Clearly, there were many differences and nuances to learn from each other and our first dinner turned into: “Oh you do it like that? Here’s how we do it!” It was very interesting for me as an Honor Councillor to hear Evvy and Katie field questions about our judicial process at Reed. What caught my attention most of all though, was the fact that none of these schools had a body similar to Reed’s Honor Council: a body dedicated to educating, advising, mediating with regard to the Honor Principle. The other folks at the conference were representing their adjudicating bodies, similar to our J-Board. In this, and in many other ways that I learned that weekend, Reed is utterly unique.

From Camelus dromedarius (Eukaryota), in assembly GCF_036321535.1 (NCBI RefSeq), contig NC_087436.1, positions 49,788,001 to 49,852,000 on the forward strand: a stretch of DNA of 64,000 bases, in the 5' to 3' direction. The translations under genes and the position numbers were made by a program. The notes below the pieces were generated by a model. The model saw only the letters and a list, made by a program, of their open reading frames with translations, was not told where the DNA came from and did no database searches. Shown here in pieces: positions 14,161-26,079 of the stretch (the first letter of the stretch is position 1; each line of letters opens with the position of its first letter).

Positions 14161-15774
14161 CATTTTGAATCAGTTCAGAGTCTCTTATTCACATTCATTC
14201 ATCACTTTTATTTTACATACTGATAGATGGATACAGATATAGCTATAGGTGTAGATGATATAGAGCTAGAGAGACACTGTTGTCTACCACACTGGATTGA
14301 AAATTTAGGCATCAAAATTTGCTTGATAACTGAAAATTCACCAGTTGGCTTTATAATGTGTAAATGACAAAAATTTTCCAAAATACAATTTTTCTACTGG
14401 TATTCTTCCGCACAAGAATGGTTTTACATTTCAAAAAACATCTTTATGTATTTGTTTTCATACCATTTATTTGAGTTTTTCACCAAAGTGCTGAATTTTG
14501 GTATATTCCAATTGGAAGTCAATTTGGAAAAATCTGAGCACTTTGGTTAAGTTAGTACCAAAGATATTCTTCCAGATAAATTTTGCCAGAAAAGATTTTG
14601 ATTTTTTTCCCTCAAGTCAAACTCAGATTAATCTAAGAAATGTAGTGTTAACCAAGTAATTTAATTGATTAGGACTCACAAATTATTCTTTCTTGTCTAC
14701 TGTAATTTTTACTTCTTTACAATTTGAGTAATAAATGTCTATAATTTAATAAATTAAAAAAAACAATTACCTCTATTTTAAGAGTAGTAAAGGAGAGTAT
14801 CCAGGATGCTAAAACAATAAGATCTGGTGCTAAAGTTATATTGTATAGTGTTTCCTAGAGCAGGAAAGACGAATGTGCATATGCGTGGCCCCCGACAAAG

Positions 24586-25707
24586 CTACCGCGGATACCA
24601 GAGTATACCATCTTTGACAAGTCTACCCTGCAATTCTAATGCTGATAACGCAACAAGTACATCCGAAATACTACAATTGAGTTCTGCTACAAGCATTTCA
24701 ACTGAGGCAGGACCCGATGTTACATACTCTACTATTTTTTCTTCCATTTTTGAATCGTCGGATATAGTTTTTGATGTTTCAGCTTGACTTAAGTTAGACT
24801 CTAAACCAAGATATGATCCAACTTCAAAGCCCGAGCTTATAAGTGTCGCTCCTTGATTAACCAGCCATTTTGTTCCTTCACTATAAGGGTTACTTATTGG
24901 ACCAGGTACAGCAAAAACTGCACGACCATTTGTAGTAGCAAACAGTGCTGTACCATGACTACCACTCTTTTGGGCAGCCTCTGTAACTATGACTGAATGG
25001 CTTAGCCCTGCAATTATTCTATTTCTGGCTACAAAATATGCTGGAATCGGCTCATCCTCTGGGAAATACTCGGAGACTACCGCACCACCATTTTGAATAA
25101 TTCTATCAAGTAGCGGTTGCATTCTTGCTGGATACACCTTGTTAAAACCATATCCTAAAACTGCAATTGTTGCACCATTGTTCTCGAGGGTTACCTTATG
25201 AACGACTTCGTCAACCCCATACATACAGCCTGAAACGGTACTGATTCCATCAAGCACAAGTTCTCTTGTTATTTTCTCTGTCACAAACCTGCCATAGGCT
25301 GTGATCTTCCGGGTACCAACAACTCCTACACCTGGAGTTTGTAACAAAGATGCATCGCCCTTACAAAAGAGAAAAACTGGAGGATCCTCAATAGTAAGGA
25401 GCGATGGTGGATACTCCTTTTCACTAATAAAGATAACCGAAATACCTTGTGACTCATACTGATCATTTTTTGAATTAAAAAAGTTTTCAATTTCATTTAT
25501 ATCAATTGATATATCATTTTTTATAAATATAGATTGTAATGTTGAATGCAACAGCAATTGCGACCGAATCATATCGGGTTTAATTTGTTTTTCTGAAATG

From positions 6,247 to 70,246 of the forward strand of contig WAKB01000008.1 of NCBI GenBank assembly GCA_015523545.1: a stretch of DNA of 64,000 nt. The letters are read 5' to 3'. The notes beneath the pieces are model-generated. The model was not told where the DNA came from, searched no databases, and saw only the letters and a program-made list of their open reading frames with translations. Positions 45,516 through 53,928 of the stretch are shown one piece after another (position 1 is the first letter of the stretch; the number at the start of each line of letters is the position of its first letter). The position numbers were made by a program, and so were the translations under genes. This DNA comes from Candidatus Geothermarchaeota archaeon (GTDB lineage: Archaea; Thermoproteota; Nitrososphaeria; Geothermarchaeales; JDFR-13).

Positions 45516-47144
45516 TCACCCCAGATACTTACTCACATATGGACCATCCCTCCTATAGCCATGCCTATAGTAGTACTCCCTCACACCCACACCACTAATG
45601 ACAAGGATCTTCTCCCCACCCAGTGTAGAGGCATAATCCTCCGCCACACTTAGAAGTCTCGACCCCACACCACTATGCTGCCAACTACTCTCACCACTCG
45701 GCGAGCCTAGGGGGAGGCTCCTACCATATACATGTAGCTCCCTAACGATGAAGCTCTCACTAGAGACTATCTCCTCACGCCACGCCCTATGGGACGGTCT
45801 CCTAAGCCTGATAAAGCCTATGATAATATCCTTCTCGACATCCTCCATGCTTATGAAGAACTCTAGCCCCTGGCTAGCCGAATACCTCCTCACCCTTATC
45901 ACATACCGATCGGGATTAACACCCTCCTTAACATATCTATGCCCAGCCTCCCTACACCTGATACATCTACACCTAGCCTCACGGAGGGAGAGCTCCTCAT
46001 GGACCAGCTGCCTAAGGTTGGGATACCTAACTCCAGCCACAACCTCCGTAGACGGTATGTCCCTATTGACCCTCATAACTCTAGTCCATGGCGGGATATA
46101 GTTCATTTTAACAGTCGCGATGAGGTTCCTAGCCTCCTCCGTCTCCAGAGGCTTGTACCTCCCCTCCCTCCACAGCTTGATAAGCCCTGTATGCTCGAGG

The next day we attended panels discussing topics about educating our community on the Honor Principle, how students do or do not “enforce and participate in the code”, the pros and cons of academic-only vs academic and social honor codes, and what types of sanctions are applied when necessary. In each of these discussions I came away with an appreciation for the other students at the conference as they described their systems with eloquence and passion. I heard many amazing ideas of how to increase student involvement and I got a sense for what we are doing right, and wrong, at Reed. However, I was disappointed that inevitably each conversation dwelled on academic misconduct and, in my opinion, procedural minutia. My hope for the conference was to be able to talk about what Honor means to people at each of these institutions but my questions were often rebuffed with talk about “the code states x.” I think my companions felt equally frustrated as they attempted to start discussions about student autonomy and the importance of complying with federal regulations.